The UK’s trading relationship with the EU is clearly important – and trade won’t stop, despite the inevitable scratchiness in current relations. Neither side wants that, especially the EU, which continues to run a large surplus with Britain – so a lot more French, German and Spanish jobs and wealth rely on cross-Channel trade than vice versa. The economic case for Brexit was also based on the shifting balance of the world economy. When the UK joined the European Economic Community in 1973, the bloc accounted for 38pc. That figure is now just 15pc, despite the EU today comprising far more member states.

Free of the EU, the UK is cutting bilateral free trade agreements (FTAs) more advantageous than the EU-wide deals Brussels agreed on our behalf. Already, Britain has already rolled over 66 of the EU’s 70 free trade agreements – a major achievement, for which Liz Truss, the Trade Secretary, deserves credit. The UK also has new preliminary trade pacts with important commercial partners including the United Arab Emirates and Australia.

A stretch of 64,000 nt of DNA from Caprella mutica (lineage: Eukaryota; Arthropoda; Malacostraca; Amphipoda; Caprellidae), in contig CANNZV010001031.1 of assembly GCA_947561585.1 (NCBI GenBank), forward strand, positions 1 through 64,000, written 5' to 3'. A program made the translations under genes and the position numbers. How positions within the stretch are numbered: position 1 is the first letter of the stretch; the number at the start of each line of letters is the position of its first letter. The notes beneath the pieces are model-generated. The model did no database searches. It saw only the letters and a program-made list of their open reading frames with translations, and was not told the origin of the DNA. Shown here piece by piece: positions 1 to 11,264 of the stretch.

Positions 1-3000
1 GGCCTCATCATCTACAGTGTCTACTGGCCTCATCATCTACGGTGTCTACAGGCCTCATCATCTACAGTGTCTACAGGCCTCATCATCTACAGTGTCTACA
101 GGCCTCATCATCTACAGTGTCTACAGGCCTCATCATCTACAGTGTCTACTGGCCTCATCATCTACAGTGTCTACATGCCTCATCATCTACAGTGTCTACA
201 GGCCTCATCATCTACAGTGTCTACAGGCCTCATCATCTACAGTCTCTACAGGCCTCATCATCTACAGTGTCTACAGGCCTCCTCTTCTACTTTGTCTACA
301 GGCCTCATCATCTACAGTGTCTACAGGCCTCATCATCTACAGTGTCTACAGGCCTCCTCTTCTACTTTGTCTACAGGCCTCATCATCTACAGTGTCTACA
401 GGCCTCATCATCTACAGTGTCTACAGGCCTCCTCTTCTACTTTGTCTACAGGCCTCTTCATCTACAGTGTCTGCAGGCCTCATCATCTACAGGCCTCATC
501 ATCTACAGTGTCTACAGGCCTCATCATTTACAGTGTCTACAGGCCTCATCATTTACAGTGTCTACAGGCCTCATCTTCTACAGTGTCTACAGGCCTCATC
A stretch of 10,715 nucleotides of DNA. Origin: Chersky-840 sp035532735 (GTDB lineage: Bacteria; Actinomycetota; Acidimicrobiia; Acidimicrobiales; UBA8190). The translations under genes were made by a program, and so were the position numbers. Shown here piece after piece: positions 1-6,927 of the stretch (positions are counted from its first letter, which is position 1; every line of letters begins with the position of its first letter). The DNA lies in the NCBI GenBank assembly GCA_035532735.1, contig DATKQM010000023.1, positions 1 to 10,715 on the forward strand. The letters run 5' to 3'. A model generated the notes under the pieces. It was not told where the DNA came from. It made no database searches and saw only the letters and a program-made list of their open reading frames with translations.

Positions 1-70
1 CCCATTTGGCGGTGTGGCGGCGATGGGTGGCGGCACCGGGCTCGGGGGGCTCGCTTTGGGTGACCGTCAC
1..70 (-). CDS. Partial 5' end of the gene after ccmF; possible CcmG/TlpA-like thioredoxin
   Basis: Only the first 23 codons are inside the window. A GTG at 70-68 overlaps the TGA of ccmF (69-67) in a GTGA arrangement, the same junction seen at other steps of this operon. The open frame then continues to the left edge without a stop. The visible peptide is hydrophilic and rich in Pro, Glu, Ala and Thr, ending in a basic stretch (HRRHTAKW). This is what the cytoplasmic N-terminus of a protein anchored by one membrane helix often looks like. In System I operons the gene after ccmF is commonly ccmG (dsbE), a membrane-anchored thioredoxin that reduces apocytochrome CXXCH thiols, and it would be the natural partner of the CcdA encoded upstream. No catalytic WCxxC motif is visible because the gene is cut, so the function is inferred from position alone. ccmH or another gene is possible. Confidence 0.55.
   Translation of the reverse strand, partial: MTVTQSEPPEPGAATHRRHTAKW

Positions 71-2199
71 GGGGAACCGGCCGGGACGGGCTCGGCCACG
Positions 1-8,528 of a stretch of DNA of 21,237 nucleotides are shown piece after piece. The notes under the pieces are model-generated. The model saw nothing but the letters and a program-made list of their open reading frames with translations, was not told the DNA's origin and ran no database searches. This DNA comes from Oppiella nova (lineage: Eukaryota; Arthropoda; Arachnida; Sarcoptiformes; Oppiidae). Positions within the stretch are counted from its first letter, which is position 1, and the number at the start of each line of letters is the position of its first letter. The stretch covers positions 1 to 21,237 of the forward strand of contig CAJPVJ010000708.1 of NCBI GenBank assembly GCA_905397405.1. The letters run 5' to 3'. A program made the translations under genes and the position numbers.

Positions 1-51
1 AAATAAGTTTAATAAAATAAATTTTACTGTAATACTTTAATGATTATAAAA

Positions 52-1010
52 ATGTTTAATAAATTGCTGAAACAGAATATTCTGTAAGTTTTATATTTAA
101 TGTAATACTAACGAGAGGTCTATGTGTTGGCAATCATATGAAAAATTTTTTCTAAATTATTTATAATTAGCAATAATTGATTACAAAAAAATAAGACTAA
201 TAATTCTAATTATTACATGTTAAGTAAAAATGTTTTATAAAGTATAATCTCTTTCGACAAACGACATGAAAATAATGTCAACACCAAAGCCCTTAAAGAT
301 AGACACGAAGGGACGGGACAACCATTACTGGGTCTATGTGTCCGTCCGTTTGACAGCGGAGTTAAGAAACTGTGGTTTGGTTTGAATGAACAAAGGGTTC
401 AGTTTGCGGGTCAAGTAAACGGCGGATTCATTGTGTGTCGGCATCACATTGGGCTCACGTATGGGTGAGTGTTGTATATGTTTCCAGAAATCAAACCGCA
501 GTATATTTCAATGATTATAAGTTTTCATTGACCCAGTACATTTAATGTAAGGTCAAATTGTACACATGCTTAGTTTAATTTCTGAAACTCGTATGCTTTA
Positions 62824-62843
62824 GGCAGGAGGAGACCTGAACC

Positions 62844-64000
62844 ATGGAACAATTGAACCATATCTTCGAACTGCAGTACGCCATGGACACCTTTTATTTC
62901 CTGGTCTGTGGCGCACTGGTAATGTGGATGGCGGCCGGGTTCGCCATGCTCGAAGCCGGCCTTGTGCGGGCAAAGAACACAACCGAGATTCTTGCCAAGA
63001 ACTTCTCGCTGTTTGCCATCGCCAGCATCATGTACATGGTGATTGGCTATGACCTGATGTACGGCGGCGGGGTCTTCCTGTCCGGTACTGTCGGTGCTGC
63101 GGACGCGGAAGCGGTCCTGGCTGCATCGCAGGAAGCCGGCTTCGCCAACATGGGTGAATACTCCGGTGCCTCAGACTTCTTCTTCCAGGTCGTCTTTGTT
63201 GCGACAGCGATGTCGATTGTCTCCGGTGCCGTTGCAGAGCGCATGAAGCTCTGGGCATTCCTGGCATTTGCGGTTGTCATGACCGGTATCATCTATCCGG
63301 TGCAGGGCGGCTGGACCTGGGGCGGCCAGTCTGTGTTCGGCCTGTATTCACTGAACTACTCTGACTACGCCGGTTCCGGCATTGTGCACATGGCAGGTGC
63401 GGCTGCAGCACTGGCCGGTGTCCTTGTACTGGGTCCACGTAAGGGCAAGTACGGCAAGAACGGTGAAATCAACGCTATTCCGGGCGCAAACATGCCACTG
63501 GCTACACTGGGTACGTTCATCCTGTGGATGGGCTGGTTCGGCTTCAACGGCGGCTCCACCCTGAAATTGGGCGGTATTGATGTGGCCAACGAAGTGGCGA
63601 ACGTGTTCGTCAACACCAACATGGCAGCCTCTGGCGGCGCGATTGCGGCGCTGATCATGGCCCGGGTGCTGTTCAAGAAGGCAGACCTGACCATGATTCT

And, of course, we’re set to join the Comprehensive Partnership on Trans-Pacific Partnership – a group of 11 nations around “the Pacific Rim” – including Japan and Canada, as well as Mexico and Peru. CPTPP is a trade agreement between nations accounting for 13pc of global commerce. If Britain joins that would make 16pc – more than the EU27.

What’s more CPTPP is primed for growth, its share of the world economy set to expand to almost 25pc by 2050, by which time the EU will account for just 10pc. Powerful demographic and technological trends ensure that, over the next two decades, 90pc of global growth will happen beyond the EU – and that’s an estimate from Eurostat, the official Brussels statistical agency.